Azan (Adhan) – The Muslim Call to Prayers

When the Muslim community was in its infancy, prayer was a precarious practice. Muhammad lived in Mecca, a city devoted to the business of idol-worship. At the age of 40, when Muhammad began preaching that there was only one God and that idols were man-made pieces of wood and stone. Understandably, the Meccans, who made their living by catering to the pilgrims who traveled from far and wide to venerate their idols, were furious. They attacked Muhammad through a virulent smear campaign and a bitter propaganda war. When this didn’t work, and they saw many people still accepting Islam, the city authorities resorted to violence and even murder.

azan-adhanMuhammad wasn’t directly attacked at first, because of his family connections, but other Muslims weren’t so lucky. They often had to lie low. When the time for prayers came, there was no public call for people to congregate. Anyone found praying could be attacked or ridiculed. No mosques were built in the city, nor would the Meccans have entertained such an enterprise. Islam was under siege. Many Muslims had to hide their identity for fear of persecution, torture, or worse. For 13 long years Muhammad’s ever-growing following had to endure immense physical and mental pressure. Most of the converts to Islam in this period, which is called the Meccan period, were poor, young, or slaves; thus these early followers had little protection from vengeful families or enraged public officials and their mobs.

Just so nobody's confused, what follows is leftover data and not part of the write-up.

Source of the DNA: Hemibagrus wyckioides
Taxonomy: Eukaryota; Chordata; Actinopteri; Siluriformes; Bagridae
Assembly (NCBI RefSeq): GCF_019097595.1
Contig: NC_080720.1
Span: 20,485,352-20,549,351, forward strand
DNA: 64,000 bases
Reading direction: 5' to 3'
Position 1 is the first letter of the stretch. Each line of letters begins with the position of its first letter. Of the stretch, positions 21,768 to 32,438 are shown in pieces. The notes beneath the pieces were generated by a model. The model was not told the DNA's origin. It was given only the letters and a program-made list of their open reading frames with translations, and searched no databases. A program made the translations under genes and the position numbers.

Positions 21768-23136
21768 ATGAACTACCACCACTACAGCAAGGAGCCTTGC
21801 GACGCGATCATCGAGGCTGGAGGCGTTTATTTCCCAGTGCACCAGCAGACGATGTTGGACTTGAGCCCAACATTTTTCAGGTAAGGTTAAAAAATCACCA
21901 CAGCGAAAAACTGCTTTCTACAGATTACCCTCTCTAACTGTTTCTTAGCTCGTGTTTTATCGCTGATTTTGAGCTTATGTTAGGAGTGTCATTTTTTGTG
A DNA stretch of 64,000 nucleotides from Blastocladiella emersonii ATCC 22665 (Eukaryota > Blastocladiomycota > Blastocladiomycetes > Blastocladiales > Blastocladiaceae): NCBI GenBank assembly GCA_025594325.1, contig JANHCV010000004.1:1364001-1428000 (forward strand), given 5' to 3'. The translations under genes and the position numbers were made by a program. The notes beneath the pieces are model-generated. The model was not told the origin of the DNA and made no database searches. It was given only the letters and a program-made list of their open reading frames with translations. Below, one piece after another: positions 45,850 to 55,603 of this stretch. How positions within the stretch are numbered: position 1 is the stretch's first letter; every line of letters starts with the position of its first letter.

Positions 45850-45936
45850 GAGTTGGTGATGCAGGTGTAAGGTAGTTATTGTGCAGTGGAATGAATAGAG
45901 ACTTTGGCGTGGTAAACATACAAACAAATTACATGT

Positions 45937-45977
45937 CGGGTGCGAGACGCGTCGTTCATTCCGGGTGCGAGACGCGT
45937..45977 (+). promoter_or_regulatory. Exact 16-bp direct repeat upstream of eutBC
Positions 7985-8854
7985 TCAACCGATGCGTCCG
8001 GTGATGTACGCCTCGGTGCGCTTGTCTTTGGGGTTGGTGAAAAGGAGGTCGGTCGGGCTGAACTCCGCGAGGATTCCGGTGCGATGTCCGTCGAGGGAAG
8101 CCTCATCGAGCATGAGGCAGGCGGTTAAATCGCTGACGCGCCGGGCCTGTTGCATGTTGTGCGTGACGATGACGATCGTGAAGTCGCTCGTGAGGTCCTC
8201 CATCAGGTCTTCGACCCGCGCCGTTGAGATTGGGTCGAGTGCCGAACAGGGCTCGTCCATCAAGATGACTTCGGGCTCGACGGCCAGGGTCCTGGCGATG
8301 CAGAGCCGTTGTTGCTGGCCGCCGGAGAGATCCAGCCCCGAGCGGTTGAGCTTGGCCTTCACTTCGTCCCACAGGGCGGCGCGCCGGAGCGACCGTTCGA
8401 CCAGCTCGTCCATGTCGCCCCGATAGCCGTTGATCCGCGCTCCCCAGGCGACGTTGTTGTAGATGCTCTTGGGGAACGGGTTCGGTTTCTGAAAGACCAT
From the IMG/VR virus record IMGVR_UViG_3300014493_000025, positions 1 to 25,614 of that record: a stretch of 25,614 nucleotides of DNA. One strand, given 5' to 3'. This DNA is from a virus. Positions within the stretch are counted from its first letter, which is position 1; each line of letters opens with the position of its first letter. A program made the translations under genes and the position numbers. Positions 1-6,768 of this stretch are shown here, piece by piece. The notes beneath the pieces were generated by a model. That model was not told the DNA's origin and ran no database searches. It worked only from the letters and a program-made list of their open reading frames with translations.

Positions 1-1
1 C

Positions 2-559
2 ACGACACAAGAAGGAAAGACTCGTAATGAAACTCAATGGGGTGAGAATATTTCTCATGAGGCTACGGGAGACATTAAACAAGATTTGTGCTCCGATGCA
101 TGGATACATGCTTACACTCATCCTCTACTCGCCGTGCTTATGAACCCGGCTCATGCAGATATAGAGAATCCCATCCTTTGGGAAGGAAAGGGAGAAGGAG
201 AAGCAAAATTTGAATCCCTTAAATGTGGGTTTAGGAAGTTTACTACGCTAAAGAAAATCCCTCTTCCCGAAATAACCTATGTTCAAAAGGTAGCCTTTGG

Prayer under such circumstances was difficult and unnerving. Muslims could meet only in small, secret rooms, and any Muslim who dared to pray near the Ka’bah was immediately set upon and beaten. The followers of Muhammad, who are known as his Sahaba, or companions, enjoyed no religious freedom of worship in the land of their birth. This situation is akin to the period of Christian persecution by the Romans in the first two centuries of Christianity. There were no church bells in Rome during Nero’s time, nor were there any similar devices in Mecca to call Muslims to prayer.

Later on, after Muhammad was invited to migrate with his followers to Medina, some 200 miles to the north, the Muslim community was given permission to construct a house of prayer. The first mosque was built in a small town outside of Medina called Quba, and the great Mosque of the Prophet was soon constructed in the center of the city. The mosque was a simple structure made of mud bricks with a roof of palm leaves, balanced on wooden poles. It was illuminated with torches at night. The appearance of the building wasn’t what was important, however; it was the strength of character of those who entered it.

Islam requires prayer to be performed at five fixed times, and in those days clocks were not invented. People told time by the position of the sun. Some way had to be found to let people know that the prayer time had come. Moreover, since Islam taught that prayer in congregation was better in the sight of Allah SWT than prayer alone, people needed to be informed when the congregation was forming in the mosque. Yet another reason for notifying people is that Muslim men over the age of puberty are required to attend a special service on Friday afternoon in which they hear a sermon. This is called salat ul-Jumu’ah (the Gathering Prayer). Given all of these needs, the Muslim community had to come up with a way to alert people five times each day.